The Great Pacification

Since the end of the Second World War, the major powers of the world have lived in relative peace. While there have been wars and conflicts  — Vietnam, Afghanistan (twice), Iraq (twice), the Congo, Rwanda, Israel and Palestine, the Iran-Iraq war, the Mexican and Colombian drug wars, the Lebanese civil war — these have been localised and at a much smaller scale than the violence that ripped the world apart during the Second World War. The recent downward trend is clear: Many thinkers believe that this trend of pacification is unstoppable. Steven Pinker, for example, claims:

Violence has been in decline for thousands of years, and today we may be living in the most peaceable era in the existence of our species. The decline, to be sure, has not been smooth. It has not brought violence down to zero, and it is not guaranteed to continue. But it is a persistent historical development, visible on scales from millennia to years, from the waging of wars to the spanking of children.

While the relative decline of violence and the growth of global commerce is a cause for celebration, those who want to proclaim that the dawn of the 21st Century is the dawn of a new long-lasting era of global peace may be overly optimistic. It is possible that we are on the edge of a precipice and that this era of relative peace is merely a calm before a new global storm. Militarism and the military-industrial complex never really went away — the military of the United States is deployed in more than 150 countries around the world. Weapons contractors are still gorging on multi-trillion dollar military spending. Let’s consider another Great Moderation — the moderation of the financial system previous to the bursting of the bubble in 2008.

One of the most striking features of the economic landscape over the past twenty years or so has been a substantial decline in macroeconomic volatility. Ben Bernanke (2004)

Bernanke attributed this outgrowth of macroeconomic stability to policy — that through macroeconomic engineering, governments had created a new era of financial and economic stability. Of course, Bernanke was wrong — in fact those tools of macroeconomic stabilisation were at that very moment inflating housing and securitisation bubbles, which burst in 2008 ushering in a new 1930s-style depression. It is more than possible that we are in a similar peace bubble that might soon burst. Pinker highlights some possible underlying causes for this decline in violent conflict:

The most obvious of these pacifying forces has been the state, with its monopoly on the legitimate use of force. A disinterested judiciary and police can defuse the temptation of exploitative attack, inhibit the impulse for revenge and circumvent the self-serving biases that make all parties to a dispute believe that they are on the side of the angels. We see evidence of the pacifying effects of government in the way that rates of killing declined following the expansion and consolidation of states in tribal societies and in medieval Europe. And we can watch the movie in reverse when violence erupts in zones of anarchy, such as the Wild West, failed states and neighborhoods controlled by mafias and street gangs, who can’t call 911 or file a lawsuit to resolve their disputes but have to administer their own rough justice.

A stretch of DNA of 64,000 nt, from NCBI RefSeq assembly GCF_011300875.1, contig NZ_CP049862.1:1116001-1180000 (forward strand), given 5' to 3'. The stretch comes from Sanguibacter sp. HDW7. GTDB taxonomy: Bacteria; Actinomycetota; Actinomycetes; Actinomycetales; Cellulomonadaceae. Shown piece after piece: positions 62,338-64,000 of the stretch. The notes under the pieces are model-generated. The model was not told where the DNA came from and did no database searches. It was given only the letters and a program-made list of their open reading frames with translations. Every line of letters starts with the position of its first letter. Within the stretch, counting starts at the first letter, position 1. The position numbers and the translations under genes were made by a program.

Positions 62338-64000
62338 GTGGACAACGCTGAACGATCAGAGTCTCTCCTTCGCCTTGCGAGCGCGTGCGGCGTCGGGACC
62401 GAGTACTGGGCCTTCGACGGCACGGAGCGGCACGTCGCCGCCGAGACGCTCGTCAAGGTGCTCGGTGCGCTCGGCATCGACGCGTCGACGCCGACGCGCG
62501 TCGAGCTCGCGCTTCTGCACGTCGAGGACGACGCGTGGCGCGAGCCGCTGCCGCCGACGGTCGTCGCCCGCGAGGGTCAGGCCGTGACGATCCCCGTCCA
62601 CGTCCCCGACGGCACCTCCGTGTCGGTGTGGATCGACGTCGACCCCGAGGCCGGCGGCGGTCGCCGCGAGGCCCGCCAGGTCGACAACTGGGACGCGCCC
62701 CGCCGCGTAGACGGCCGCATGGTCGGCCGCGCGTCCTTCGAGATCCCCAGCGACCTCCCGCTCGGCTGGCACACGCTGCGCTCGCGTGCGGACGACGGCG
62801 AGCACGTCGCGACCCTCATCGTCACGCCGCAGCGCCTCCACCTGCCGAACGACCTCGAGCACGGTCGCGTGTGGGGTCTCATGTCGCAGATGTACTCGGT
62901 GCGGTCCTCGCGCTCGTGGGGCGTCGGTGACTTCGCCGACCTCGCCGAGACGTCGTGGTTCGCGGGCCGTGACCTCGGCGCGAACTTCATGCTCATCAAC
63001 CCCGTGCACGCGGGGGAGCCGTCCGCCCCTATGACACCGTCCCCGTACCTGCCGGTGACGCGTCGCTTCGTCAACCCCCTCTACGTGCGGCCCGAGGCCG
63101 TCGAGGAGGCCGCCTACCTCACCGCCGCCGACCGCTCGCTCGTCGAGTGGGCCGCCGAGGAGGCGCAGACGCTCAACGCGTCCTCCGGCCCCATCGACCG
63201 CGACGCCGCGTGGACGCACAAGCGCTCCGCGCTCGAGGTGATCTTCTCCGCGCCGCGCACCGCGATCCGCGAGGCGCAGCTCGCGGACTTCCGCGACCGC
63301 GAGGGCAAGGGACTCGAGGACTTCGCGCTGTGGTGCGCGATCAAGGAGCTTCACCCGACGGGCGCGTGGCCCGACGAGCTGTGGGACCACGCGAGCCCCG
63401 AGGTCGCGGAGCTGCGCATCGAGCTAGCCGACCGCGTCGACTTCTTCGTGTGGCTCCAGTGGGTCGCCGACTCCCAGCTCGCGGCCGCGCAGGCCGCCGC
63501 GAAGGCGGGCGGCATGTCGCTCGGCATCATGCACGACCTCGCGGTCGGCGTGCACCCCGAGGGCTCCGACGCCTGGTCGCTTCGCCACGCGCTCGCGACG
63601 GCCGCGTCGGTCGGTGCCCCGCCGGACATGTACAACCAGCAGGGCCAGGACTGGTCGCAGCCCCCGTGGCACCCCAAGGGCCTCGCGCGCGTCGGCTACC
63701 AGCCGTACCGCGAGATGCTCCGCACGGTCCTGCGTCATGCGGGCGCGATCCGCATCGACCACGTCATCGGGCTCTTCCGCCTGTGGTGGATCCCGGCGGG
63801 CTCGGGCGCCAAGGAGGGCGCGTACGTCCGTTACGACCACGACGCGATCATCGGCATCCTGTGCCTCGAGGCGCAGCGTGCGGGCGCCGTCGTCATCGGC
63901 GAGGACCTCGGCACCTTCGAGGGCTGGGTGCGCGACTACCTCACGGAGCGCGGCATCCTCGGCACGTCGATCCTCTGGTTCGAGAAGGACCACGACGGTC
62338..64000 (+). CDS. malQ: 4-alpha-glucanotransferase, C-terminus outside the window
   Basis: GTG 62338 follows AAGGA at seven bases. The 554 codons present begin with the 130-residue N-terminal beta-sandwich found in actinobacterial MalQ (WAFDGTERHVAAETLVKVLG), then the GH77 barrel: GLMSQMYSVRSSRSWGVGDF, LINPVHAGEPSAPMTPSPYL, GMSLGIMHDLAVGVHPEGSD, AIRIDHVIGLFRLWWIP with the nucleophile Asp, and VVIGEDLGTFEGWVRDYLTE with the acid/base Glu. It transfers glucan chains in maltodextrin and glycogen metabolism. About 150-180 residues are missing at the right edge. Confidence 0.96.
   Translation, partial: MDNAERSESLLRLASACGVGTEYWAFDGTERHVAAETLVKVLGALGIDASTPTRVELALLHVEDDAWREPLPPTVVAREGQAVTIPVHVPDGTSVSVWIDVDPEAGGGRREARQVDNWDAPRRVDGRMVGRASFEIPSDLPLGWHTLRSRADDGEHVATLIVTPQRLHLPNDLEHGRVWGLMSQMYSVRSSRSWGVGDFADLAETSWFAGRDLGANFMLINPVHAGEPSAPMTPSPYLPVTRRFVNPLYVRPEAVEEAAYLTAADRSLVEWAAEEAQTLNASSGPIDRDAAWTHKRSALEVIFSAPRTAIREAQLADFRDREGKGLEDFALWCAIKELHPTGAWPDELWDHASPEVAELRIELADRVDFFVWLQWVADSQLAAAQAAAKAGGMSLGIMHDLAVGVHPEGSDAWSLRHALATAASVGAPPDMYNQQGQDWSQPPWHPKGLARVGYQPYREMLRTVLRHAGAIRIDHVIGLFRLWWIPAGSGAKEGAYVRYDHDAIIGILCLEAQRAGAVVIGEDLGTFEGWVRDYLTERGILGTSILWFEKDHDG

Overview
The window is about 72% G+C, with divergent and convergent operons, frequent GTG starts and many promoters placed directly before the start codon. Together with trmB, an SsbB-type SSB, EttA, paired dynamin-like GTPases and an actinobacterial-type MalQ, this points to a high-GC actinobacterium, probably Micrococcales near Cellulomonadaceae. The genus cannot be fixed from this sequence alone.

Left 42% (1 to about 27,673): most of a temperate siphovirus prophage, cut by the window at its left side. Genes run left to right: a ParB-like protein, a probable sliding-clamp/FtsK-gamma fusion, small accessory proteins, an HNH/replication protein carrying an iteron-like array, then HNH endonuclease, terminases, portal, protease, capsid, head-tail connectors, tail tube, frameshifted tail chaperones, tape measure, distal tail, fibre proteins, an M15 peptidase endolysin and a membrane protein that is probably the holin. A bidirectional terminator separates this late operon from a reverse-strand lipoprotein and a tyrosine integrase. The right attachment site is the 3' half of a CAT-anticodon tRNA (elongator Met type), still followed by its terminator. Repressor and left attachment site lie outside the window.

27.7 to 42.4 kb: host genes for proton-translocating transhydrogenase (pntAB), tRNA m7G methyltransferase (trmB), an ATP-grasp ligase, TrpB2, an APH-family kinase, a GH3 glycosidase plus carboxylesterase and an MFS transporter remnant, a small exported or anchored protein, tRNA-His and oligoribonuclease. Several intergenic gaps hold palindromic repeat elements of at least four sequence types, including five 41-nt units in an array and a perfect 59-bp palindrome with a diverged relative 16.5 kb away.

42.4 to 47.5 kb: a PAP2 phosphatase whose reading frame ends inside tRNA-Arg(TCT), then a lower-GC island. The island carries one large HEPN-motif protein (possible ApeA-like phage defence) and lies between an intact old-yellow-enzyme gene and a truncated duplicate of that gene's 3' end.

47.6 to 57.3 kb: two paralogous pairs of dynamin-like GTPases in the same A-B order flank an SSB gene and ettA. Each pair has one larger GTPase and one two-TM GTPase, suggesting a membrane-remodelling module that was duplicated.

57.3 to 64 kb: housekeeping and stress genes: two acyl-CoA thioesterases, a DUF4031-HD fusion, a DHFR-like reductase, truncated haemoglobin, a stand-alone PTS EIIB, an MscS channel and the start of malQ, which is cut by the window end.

Really? The state is the pacifying force? This is an astonishing claim. Sixty years ago, states across the world mobilised to engage in mass-killing the like of which the world had never seen — industrial slaughter of astonishing efficiency. The concentration of power in the state has at times led to more violence, not less. World War 2 left sixty million dead. Communist nations slaughtered almost 100 million in the pursuit of communism. Statism has a bloody history, and the power of the state to wage total destruction has only increased in the intervening years. Pinker continues:

Another pacifying force has been commerce, a game in which everybody can win. As technological progress allows the exchange of goods and ideas over longer distances and among larger groups of trading partners, other people become more valuable alive than dead. They switch from being targets of demonization and dehumanization to potential partners in reciprocal altruism. For example, though the relationship today between America and China is far from warm, we are unlikely to declare war on them or vice versa. Morality aside, they make too much of our stuff, and we owe them too much money. A third peacemaker has been cosmopolitanism—the expansion of people’s parochial little worlds through literacy, mobility, education, science, history, journalism and mass media. These forms of virtual reality can prompt people to take the perspective of people unlike themselves and to expand their circle of sympathy to embrace them.